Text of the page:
Currency strategist on Aussie dollar

Added On October 13, 2017

With the U.S. widely expected to raise interest rates before the year end, many Australian economists are predicting more falls in the local currency in the coming months, especially against the U.S. dollar. 
The Aussie dollar shot up 4.1 percent to reach a two year high in July, trading above 80 U.S. cents.
Since then, a strengthening greenback, fears about Australia household debt problem and low wage growth, have seen the local unit drop well below 78 U.S. cents.
This has led many to the believe that the Aussie dollar is shaping up for a steep fall. 
However, the country's largest financial institution, the Commonwealth Bank of Australia see things differently.
SOUNDBITE 1 (ENGLISH) ELIAS HADDAD, CBA's senior currency strategist
"We are taking the opposite view, we actually believe the Australian dollar will rally towards 85 U.S. cents over the next 12 months."
While the U.S. dollar is anticipated to strengthen on the back of the Federal Reserve’s potential December rate hike, Haddad explained that money markets have already priced in the increase.
SOUNDBITE 2 (ENGLISH) ELIAS HADDAD, CBA's senior currency strategist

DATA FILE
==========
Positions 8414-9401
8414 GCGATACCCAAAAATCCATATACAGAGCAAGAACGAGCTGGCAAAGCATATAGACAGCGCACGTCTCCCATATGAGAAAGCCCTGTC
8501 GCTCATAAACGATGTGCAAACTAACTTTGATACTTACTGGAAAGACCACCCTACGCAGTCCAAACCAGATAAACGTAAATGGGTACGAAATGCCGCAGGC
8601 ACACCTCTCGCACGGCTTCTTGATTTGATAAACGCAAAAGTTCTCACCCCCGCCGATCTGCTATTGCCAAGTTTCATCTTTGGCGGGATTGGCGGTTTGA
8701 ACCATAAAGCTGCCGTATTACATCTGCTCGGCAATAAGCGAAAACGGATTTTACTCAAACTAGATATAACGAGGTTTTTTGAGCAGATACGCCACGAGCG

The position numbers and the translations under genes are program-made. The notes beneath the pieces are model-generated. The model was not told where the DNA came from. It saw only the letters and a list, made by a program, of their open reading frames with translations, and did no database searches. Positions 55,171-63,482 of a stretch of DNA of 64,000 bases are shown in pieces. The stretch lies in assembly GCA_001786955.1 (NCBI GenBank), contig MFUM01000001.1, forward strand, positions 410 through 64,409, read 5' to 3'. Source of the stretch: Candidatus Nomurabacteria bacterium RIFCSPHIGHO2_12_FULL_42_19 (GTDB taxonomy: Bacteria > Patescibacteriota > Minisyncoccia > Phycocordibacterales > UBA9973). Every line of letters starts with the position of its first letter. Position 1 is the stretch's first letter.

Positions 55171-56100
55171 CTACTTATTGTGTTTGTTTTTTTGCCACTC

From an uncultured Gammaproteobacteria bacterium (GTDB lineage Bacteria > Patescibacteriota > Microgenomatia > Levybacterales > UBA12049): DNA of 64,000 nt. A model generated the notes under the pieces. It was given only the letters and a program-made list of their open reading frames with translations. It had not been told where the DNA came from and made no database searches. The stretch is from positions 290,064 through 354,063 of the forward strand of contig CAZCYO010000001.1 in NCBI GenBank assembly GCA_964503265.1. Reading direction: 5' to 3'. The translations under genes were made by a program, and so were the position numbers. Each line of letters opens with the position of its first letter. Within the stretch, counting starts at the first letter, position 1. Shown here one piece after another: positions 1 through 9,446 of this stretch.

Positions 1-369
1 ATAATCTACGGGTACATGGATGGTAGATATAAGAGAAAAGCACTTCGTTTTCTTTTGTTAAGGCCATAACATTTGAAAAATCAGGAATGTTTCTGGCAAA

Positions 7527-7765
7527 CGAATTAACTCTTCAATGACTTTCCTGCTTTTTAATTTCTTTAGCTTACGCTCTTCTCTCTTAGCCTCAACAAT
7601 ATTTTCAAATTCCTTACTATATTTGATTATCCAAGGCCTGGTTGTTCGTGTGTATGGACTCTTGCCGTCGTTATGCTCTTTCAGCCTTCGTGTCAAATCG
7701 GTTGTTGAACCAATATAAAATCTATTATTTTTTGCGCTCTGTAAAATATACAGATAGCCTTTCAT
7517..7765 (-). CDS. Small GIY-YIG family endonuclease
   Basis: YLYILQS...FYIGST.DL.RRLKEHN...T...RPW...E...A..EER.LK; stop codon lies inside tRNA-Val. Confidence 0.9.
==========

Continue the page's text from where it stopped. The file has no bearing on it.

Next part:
"I think it's about 80 percent is priced in... so certainly in the short term higher interest rates at least in December will support, at least offer some support for the U.S. dollar, but it's unlikely going to be a material long term driver for the Australian dollar."
As for Australia's interest rate, the CBA is predicting an increase from the current record low of 1.5 percent, in around November 2018.
SOUNDBITE 3 (ENGLISH) ELIAS HADDAD, CBA's senior currency strategist
"Australia's economy is doing fairly well and domestic demand is holding up fairly well, employment conditions are encouraging, so there is certainly scope at least in the near term for Australian rate expectations to adjust a little bit higher here."
The continuing improvement of Australia's current account balance, now narrowing toward two percent of GDP, could also be a major factor that helps raise the fundamental value of the Aussie dollar.
SOUNDBITE 4 (ENGLISH) ELIAS HADDAD, CBA's senior currency strategist
"On the household debt issue, the RBA will continue to let macroprudential measures deal with this rather than trying to curtail the issue with monetary policy."
Haddad says global growth is gaining traction, which is led by China, Australia's largest trading partner.